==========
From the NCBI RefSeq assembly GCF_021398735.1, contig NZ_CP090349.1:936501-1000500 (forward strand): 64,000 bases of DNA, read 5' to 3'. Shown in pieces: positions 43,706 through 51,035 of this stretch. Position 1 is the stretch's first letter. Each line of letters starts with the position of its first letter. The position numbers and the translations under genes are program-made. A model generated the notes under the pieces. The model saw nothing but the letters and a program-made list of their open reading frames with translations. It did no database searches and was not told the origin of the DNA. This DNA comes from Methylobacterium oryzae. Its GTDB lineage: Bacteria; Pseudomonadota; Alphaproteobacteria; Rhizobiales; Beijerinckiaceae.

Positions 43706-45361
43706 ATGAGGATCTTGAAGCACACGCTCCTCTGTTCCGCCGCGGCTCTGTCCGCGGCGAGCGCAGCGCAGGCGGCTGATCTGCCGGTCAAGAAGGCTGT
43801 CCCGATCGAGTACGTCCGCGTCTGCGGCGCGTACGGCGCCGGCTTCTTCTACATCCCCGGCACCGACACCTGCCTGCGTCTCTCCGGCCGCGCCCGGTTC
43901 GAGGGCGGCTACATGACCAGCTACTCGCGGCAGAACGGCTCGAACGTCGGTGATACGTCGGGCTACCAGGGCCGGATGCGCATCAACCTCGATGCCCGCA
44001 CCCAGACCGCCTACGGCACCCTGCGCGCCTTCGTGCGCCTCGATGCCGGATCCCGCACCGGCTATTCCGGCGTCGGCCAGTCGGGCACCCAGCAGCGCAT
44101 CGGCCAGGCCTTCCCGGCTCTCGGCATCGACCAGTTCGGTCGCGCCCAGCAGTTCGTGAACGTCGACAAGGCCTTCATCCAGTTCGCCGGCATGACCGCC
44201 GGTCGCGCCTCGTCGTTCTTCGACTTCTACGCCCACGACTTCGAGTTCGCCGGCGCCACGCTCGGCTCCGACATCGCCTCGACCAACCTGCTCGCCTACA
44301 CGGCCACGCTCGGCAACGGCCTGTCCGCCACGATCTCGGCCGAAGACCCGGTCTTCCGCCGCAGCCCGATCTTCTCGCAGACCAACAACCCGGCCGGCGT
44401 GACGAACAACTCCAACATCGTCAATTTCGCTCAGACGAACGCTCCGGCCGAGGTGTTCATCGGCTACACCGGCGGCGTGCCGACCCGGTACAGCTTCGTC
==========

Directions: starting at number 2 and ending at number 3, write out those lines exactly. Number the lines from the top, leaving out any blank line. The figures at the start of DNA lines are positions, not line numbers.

Positions 43706-45361
43706 ATGAGGATCTTGAAGCACACGCTCCTCTGTTCCGCCGCGGCTCTGTCCGCGGCGAGCGCAGCGCAGGCGGCTGATCTGCCGGTCAAGAAGGCTGT